Tornado’s emotional, physical impact still evident at local schools

T-R PHOTO BY ADAM SODDERS – Woodbury Elementary School’s roof was partially lifted by the July 19 tornado, but much of the repair work is done. The piping visible in the center was replaced and the rock layer re-established after high winds warped the roof.

Marshalltown Schools’ elementary buildings are spread throughout town and are centers of activity for their respective neighborhoods. Students and parents were all impacted by the July 19 tornado.

The damage was physical and emotional. Both Woodbury and Franklin elementary schools dealt with significant building damage from the storm.

“I think it’s going well. There are still some things that pop up,” said Woodbury Principal Anel Garza of the physical building recovery so far. “Unfortunately, our gym roof is still the one that’s probably the most damaged. We still have some major leaks coming through there.”

The tornado lifted up part of the building’s roof, sending the rocks laid atop the building flying and warping the roof material. Despite continuing leaking issues with the gym roof, Garza said the rest of the roof is in good shape, with repair workers plying their trade as recently as May.

“According to our buildings and grounds crew, the other leaks that were caused due to the tornado were or have been repaired,” she said.

T-R PHOTO BY ADAM SODDERS – The Franklin Elementary School roof was also damaged by the storm. Repairs are complete and new HVAC units, shown here, are humming along atop the building.

Franklin Elementary Principal Tim Holmgren said the damaged part of that buildings’ roof, mostly located on the northwest side of the building, has been completely replaced.

“HVAC took a little bit longer because some of the aging equipment,” he said.

Those new units are now humming atop the roof, providing much-needed cooling air in what has turned out to be a hot summer so far.

Franklin lost its sports press box as a result of the storm. It was not replaced by another press box, but a new sound system for announcing middle school football games has been installed.

Holmgren said fencing and tree damage were extensive after the storm. The fencing where it was warped or damaged along the school grounds has been taken care of, but the trees will take a little longer to replace.

“We’ve got a plan in place to replace as many trees as we can,” Holmgren said.

The Marshalltown High School Class of 1969 is set to donate about 10 trees to replace the ones decimated by the tornado. Holmgren said the school grounds lost eight trees last year, so the donation will mean even more shade for students.

The tree donation and planting event are expected this fall.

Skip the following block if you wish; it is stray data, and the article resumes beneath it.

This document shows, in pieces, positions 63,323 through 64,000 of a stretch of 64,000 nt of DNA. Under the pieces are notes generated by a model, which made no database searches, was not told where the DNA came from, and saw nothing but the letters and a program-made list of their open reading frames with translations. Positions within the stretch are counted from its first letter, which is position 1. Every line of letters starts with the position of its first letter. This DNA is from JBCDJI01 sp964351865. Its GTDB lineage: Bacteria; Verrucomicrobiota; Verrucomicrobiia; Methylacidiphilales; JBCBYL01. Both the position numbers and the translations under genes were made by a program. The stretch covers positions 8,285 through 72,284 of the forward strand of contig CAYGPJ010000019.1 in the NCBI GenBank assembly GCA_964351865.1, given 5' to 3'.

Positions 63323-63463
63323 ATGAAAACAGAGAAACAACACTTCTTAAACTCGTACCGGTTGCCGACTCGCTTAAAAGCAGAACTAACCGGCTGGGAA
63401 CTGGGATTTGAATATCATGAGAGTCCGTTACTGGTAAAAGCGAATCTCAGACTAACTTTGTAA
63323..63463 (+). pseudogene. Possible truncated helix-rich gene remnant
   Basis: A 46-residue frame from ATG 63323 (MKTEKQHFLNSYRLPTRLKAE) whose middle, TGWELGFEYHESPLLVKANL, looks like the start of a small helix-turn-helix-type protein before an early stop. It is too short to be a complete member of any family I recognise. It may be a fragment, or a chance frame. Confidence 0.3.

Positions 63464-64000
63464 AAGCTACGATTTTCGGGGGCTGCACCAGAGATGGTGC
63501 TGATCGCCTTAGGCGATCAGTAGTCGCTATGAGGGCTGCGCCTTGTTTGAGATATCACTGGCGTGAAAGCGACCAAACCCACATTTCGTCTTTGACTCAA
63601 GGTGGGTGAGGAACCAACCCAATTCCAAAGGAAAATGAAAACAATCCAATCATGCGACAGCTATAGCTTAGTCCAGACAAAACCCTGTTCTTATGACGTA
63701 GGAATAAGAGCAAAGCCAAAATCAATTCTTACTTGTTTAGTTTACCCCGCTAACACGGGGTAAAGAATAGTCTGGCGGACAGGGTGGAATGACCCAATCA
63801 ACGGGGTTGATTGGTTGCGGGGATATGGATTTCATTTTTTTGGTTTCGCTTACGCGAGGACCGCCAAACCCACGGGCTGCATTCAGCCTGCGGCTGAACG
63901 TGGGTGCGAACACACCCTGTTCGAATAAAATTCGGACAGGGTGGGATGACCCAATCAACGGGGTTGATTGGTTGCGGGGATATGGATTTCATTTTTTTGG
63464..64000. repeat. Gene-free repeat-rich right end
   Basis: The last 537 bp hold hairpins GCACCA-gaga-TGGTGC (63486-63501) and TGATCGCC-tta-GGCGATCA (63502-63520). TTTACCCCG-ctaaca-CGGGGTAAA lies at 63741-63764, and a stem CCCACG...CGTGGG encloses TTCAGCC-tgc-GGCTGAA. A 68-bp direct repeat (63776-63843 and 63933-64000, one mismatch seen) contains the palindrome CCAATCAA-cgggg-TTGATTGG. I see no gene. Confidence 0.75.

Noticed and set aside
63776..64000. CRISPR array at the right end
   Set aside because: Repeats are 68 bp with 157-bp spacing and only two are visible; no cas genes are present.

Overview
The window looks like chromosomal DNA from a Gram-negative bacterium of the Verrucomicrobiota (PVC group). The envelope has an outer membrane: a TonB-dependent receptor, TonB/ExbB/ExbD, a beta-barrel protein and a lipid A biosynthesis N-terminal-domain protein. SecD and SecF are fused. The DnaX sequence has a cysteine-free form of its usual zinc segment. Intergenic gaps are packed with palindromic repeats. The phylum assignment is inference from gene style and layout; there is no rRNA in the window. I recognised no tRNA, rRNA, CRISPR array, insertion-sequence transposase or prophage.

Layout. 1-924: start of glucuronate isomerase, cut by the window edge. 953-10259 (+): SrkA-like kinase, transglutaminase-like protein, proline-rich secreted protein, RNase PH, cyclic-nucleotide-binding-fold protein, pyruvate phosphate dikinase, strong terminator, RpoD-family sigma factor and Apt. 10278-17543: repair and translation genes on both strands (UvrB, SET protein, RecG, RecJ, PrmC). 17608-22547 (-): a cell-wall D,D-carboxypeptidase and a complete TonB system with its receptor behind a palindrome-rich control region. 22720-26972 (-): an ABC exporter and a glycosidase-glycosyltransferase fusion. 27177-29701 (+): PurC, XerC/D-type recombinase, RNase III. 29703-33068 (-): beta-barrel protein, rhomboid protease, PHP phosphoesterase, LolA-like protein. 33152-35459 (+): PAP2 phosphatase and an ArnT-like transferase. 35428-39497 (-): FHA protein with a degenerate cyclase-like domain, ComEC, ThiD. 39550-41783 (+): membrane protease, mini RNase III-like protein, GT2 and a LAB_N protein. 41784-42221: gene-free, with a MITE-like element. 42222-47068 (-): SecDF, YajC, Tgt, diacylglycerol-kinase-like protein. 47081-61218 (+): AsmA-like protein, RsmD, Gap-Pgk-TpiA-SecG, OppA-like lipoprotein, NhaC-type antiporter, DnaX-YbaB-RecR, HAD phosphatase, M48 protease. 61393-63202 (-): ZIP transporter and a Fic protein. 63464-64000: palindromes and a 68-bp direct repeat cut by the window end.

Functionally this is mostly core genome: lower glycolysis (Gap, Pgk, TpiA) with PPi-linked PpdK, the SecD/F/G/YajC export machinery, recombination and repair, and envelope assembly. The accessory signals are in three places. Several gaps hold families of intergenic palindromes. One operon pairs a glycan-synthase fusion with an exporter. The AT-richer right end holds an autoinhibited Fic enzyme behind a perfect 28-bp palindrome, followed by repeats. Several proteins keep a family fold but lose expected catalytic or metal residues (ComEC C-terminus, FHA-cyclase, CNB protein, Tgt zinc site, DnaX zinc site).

Emotional impact

The physical scars left not only on the Woodbury and Franklin school buildings but also on homes and businesses in the tornado-impacted area are healing. The storm also left emotional scars and the principals said there are still signs that students still have sharp memories from the storm.

“I can still see some hesitation when it’s storming outside,” Holmgren said of Franklin students. “To the best of my knowledge we still have some families who are not back in their homes.”

“I can still see some hesitation when it’s storming outside. To the best of my knowledge we still have some families who are not back in their homes.”

–Tim Holmgren, Franklin Elementary Principal

However, he said the students do well when it comes to tornado drills and community agencies have been able to provide small-group discussions about the storm both on- and off-site.

Garza also said students are still impacted by the storm.

“Our site coordinator for Bobcat University did schedule some tornado drills,” she said. “During those tornado drills, our kids were extremely alert. When they were in the site downstairs, they just wanted to share their stories. This was almost a year later and they’re still trying to discuss what happened to them.”

Garza said certain noises or smells can act as a trigger for some students’ memories of the storm. She said those children are able to talk to school counselors if they are struggling.

“We’re still seeing the emotional repercussions from it, absolutely,” Garza said.

While much of the physical work on Woodbury is complete, there are still plenty of homes in northeastern Marshalltown suffering from the effects of the tornado. To help uplift that part of the community and offer something new to area kids, Marshalltown Schools secured a $50,000 KaBOOM! grant for a new playground area.

That area is being installed on July 19, the one-year anniversary of the tornado. Community volunteers will perform the build, and the designs include input from area students and parents.

“The parents and the kids were really good about trying to select pieces that we don’t already have,” Garza said. “The biggest thing for both students and parents were the swings. They really wanted the swings.”

Along with six swings, she said the new playground will include ever-popular monkey bars and pieces of spinning equipment for local kids’ enjoyment.

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Contact Adam Sodders at 641-753-6611

or asodders@timesrepublican.com